Note: This post originally addressed President Obama’s executive order, which was issued in May. It has been updated for accuracy.
Earlier this year, the Department of Justice released its final guidelines for implementation of the Prison Rape Elimination Act (PREA), which it has been developing since the law passed in 2003. The new rules contain specific protections for those who identify as lesbian, gay, bisexual, transgender, intersex (LGBTI), or who are otherwise gender non-conforming, including professional training for all correctional staff to minimize mistreatment. In addition, the new guidelines call for a screening process to make sure that individuals who identify as trans or gender non-conforming are appropriately placed in facilities where they will not be vulnerable to sexual abuse.
Thursday, the Department of Homeland Security submitted a Notice of Proposed Rulemaking to the Federal Register, beginning the process of extending these protections for DHS immigration detention and holding facilities:
The proposed standards will achieve the three goals of prevention, detection, and response to sexual abuse and assault in confinement facilities by requiring: prevention planning; prompt and coordinated response and intervention; training and education of staff, contractors, volunteers, and detainees; appropriate treatment for victims; procedures for investigation, discipline, and prosecution of perpetrators; data collection and review for corrective action; and audits for compliance with the standards. In addition, the standards require regular audits of each immigration detention facility and each holding facility that houses detainees overnight to assess compliance with the proposed standards.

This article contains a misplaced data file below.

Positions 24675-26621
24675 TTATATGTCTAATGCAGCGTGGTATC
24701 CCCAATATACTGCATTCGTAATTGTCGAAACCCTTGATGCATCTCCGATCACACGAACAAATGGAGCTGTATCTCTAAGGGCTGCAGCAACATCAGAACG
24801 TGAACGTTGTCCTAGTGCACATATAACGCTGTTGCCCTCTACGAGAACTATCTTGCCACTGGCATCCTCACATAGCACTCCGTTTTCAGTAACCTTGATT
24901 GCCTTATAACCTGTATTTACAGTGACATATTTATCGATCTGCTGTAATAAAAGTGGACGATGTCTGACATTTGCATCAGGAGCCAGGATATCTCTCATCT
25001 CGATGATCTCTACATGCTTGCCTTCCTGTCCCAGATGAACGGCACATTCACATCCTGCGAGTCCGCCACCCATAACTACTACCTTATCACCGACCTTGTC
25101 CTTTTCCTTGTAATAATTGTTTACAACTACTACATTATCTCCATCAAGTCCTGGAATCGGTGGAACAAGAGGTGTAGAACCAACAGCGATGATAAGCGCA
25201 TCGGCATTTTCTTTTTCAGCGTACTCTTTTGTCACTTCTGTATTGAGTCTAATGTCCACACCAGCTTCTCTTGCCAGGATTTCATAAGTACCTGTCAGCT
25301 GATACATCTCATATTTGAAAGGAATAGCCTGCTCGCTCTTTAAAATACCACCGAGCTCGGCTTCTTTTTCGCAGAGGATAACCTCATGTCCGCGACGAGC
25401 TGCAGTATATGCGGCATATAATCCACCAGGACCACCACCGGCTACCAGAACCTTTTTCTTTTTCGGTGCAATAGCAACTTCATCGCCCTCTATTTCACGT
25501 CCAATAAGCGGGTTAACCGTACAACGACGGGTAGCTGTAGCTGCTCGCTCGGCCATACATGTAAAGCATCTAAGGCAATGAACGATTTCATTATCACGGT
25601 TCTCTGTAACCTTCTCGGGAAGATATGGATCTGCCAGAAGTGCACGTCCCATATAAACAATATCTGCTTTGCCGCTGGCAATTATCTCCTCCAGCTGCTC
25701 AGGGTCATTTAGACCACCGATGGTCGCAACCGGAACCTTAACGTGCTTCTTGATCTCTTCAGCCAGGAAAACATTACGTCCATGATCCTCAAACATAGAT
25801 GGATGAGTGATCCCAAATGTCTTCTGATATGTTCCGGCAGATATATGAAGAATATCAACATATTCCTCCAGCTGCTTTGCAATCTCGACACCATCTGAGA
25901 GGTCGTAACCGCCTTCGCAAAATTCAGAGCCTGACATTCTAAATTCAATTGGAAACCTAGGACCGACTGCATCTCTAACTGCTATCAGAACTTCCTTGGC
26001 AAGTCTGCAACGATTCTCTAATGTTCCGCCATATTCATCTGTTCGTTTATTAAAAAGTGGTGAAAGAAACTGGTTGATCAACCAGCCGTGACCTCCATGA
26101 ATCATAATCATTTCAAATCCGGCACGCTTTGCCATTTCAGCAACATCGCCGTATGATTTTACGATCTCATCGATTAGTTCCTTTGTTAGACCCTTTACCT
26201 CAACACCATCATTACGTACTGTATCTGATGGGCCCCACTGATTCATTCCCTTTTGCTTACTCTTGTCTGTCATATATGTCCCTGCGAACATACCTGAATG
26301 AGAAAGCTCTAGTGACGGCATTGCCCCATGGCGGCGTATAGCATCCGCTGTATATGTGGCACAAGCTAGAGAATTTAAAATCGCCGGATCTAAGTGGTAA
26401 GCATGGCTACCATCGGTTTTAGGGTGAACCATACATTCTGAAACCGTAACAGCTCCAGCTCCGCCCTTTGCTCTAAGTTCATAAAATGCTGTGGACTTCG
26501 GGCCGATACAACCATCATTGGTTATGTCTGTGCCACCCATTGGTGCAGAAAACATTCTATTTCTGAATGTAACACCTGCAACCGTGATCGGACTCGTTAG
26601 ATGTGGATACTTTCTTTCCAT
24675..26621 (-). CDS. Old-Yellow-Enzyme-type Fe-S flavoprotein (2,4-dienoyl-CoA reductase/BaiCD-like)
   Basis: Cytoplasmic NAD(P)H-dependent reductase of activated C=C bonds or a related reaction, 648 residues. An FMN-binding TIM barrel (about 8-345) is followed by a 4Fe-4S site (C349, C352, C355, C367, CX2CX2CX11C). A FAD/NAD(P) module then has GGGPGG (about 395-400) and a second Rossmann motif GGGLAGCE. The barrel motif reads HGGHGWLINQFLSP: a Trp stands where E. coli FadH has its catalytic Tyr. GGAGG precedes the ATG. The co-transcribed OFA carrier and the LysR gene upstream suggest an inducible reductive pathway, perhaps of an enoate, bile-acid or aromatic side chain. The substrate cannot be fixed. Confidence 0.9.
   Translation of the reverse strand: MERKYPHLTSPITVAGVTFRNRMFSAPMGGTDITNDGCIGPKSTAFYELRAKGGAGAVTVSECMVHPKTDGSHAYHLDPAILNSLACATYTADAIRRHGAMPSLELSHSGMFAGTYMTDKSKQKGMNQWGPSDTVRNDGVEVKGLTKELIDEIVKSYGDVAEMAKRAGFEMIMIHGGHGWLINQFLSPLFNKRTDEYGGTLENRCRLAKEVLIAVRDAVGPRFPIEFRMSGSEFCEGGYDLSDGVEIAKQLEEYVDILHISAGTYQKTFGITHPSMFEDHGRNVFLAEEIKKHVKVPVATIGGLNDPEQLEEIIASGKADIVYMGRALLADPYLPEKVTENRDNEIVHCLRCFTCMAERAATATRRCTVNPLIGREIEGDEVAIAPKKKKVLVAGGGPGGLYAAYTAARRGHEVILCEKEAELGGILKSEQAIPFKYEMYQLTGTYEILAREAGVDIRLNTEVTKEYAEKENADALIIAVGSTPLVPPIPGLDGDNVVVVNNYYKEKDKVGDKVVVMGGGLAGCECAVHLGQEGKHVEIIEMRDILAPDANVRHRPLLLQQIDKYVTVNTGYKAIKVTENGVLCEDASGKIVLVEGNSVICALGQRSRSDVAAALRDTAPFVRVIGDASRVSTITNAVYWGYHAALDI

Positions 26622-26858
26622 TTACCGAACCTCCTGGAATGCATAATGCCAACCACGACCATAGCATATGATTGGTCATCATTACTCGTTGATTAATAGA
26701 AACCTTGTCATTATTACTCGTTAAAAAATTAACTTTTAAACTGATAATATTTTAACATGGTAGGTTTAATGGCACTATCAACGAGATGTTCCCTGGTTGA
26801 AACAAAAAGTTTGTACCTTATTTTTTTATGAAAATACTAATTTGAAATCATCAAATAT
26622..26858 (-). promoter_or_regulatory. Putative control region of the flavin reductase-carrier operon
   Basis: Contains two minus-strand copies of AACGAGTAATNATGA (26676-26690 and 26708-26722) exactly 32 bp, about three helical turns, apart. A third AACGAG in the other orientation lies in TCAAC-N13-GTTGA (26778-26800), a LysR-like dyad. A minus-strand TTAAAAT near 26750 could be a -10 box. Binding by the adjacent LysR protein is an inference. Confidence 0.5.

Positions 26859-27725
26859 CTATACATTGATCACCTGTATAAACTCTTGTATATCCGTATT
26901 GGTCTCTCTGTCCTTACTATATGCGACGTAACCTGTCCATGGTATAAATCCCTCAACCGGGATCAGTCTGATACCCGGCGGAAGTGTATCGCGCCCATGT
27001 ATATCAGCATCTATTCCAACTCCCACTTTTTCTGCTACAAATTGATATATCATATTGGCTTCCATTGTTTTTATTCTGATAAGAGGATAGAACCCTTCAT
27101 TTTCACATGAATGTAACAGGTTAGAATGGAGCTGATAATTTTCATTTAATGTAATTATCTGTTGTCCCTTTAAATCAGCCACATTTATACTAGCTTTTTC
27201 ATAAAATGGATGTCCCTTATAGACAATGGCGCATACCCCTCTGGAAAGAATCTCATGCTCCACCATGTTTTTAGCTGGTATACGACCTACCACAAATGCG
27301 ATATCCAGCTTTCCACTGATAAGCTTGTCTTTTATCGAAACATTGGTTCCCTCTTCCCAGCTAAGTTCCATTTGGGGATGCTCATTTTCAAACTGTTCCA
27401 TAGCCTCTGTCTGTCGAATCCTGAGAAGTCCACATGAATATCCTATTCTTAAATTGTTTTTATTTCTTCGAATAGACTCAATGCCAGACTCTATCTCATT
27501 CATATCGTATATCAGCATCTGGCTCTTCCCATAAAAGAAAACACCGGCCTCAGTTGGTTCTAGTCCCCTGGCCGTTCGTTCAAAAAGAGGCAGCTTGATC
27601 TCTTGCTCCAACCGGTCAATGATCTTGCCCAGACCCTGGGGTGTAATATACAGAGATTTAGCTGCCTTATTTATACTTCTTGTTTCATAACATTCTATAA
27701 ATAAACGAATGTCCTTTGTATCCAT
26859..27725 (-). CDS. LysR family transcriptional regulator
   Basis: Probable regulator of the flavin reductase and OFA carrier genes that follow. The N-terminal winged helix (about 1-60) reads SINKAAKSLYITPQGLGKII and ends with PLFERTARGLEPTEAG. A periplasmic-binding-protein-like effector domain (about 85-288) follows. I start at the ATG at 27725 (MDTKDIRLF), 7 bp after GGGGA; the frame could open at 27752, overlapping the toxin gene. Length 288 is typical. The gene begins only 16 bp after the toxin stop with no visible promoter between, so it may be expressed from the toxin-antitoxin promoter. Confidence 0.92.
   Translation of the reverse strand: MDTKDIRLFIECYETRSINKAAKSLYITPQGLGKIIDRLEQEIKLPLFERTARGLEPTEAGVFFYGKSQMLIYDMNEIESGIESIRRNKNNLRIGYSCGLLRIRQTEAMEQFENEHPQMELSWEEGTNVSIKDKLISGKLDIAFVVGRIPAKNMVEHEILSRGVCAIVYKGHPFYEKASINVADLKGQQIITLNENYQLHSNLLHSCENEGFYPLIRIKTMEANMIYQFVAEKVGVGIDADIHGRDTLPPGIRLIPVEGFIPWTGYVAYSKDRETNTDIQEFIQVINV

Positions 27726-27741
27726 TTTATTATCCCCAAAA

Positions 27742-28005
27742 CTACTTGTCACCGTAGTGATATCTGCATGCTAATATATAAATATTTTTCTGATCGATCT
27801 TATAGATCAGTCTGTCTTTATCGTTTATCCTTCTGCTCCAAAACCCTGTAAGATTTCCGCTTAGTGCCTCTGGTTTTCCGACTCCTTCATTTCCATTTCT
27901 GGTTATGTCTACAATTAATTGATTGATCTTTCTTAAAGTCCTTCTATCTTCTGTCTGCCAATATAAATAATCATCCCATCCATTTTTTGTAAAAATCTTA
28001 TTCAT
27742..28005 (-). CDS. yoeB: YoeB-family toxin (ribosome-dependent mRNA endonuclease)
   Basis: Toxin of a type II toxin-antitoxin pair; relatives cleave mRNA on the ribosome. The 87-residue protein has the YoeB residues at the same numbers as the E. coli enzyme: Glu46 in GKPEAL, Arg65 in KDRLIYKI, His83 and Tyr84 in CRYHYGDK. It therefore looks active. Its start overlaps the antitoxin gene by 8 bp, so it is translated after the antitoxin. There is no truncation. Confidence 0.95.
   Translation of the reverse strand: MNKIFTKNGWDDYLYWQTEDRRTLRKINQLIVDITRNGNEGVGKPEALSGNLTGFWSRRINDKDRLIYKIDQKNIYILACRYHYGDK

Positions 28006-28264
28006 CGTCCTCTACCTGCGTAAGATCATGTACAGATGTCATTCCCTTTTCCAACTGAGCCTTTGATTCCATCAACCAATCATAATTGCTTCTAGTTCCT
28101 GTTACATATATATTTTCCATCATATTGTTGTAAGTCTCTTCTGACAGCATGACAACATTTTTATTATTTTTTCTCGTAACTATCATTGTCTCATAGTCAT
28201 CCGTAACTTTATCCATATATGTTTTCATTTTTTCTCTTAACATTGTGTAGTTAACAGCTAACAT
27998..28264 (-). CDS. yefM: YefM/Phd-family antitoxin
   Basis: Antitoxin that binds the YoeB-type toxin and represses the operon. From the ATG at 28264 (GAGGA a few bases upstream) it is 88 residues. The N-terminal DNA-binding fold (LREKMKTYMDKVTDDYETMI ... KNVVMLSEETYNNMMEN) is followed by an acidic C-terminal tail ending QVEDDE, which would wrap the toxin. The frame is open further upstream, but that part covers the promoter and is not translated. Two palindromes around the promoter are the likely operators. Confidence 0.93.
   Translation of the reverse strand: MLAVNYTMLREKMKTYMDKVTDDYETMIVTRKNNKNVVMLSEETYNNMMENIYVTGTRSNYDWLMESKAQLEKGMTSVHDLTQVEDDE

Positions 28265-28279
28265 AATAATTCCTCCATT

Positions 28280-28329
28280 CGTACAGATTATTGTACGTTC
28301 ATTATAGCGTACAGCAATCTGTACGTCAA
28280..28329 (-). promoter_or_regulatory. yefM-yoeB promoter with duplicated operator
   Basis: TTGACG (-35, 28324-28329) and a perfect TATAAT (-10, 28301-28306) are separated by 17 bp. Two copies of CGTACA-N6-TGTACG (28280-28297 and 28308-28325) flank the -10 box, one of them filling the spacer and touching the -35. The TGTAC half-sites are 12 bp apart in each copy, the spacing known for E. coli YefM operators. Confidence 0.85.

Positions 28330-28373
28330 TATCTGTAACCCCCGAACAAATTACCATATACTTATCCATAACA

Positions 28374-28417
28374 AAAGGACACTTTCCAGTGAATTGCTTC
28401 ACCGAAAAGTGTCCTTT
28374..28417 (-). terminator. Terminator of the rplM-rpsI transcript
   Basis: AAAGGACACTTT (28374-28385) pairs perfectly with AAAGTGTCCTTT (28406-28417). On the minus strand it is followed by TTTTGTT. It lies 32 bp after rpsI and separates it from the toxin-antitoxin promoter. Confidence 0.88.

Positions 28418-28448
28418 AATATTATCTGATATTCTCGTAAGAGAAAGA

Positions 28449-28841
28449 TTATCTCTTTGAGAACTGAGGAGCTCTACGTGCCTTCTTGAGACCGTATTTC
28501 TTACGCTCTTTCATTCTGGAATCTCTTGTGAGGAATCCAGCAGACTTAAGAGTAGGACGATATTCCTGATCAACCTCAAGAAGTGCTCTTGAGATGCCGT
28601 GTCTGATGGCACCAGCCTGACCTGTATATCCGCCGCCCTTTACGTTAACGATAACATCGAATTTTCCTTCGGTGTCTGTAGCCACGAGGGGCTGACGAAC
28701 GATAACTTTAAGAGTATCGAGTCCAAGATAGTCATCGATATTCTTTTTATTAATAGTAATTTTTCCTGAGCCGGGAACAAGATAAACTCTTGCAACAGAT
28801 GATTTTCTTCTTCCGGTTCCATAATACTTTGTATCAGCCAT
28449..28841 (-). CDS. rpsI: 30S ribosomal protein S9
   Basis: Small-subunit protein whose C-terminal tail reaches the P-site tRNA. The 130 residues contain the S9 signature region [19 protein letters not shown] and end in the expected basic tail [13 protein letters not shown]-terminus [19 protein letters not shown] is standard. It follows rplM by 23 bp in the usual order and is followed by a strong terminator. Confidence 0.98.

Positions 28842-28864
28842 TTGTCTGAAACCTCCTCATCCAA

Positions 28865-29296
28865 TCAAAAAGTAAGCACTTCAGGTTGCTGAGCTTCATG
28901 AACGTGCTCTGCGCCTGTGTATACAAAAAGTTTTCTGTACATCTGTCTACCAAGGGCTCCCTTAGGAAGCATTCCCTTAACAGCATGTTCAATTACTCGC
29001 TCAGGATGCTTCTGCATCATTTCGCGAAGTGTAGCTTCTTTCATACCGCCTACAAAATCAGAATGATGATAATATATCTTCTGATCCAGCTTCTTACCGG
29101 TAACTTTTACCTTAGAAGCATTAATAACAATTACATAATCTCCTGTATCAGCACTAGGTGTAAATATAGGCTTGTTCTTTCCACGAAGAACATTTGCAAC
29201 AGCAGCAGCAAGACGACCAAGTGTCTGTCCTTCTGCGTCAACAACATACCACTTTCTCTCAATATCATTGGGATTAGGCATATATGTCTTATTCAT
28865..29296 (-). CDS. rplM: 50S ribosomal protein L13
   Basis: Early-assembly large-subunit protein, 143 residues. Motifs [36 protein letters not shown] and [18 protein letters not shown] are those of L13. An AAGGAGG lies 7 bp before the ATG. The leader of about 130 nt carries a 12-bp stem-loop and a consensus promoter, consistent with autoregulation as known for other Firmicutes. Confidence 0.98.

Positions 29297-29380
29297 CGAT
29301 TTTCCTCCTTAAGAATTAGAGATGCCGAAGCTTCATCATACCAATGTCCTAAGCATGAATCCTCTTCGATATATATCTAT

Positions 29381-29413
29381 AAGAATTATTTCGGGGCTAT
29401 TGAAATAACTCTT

This action initiates an open comment period in which the public may offer input on how the rules will ultimately be implemented.
It may be some time before the effects are felt, but it’s an important step forward. In particular, trans women are too often place in men’s prisons, making them thirteen times more likely to be sexually assaulted while incarcerated. This is a fate that no prisoner deserves, and protecting LGBTI inmates from discriminatory mistreatment is a step that makes the country a better place for all its citizens.